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Theorizing the Palestinian surplus population at the intersection of Zionist settler colonialism and Palestinian neoliberalism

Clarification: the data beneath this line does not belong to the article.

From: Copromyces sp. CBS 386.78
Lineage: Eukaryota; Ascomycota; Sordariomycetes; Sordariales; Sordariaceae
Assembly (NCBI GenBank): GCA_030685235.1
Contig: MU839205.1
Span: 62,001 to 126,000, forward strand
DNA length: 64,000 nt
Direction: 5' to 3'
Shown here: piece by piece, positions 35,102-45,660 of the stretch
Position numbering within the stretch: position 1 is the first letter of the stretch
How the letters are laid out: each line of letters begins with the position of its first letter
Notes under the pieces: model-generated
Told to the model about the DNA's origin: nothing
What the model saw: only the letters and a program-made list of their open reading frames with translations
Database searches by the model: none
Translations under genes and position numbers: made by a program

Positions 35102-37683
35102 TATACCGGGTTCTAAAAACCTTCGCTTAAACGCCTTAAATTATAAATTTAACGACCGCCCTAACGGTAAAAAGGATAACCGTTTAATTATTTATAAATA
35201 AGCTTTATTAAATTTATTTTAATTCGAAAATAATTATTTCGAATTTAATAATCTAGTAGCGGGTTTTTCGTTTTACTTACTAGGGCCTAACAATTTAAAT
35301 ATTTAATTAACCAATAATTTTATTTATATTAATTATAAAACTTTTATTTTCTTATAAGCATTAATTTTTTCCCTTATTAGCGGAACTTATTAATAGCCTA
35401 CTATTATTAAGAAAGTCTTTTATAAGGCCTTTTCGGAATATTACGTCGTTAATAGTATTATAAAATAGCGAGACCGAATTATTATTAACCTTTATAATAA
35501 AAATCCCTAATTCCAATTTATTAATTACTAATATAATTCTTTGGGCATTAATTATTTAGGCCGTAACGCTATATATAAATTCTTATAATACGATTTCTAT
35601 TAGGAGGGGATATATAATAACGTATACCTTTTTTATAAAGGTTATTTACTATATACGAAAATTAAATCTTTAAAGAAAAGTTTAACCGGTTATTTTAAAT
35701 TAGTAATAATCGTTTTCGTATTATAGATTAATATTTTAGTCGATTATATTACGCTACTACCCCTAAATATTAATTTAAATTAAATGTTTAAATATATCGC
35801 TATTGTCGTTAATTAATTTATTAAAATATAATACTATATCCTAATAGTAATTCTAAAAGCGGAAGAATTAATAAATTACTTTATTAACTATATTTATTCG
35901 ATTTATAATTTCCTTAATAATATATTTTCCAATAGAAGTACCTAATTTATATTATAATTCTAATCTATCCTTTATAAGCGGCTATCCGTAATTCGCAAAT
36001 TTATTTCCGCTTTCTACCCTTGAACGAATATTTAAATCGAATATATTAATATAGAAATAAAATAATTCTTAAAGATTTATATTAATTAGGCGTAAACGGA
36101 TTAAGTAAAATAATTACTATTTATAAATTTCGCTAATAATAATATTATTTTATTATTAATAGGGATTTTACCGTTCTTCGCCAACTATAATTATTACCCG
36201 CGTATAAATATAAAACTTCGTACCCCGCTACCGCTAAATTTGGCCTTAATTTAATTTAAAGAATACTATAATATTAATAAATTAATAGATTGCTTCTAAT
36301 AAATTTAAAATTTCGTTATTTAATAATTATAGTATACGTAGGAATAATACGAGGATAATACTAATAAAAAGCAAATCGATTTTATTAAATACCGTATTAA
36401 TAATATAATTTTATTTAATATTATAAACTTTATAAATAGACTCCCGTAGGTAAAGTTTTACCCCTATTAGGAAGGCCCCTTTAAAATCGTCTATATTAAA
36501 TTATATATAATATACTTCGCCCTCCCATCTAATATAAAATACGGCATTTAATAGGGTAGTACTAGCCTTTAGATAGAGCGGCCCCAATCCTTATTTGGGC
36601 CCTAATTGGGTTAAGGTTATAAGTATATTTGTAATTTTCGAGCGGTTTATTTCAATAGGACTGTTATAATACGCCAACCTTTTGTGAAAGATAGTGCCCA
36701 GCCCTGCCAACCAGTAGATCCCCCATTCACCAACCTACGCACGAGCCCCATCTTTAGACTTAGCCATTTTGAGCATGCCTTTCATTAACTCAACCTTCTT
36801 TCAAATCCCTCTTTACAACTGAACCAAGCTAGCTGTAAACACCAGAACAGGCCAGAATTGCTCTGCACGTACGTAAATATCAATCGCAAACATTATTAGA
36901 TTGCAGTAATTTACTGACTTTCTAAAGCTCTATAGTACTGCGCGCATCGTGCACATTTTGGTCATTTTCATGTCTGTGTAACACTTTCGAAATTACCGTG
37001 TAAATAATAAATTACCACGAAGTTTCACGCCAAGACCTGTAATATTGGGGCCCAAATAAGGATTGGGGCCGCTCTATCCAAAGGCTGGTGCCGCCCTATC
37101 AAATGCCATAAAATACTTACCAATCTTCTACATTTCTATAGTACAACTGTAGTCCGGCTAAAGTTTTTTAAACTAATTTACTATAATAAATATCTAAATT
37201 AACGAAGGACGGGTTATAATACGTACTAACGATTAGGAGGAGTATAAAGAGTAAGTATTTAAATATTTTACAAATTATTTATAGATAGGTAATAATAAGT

Informed by a comparative political economy framework, his book project situates the Palestinian economy as determined by two intersecting forces - settler colonialism and neoliberalism. While scholarly analyses of Israeli domination and Palestinian self-rule have increasingly employed both categories and produced valuable insights, an analytical framework constructed by their dialectical relations and theoretical communalities has yet to materialize. The project aims to fill this gap and produce a comparative and interdisciplinary political economy of neoliberal self-rule under settler colonialism. Understood as strategies of class/race based forms of social engineering and population management, the research seeks to identify structural nodes of their intersection and show how the social and economic reproduction of Palestinian society is determined by settler colonialism and neoliberal logics of capitalism, governance and aid. It uses the concept of a 'surplus population' to theorize how both forces jointly contain, control and govern Palestinians within the realm of the economy. In broader terms, the book project challenges the sui generis approach with which Palestine (and Israel) continues to be analyzed and opens up possibilities of comparative research across indigenous communities subject to neoliberal forms of self-rule under conditions of settler colonial expansion.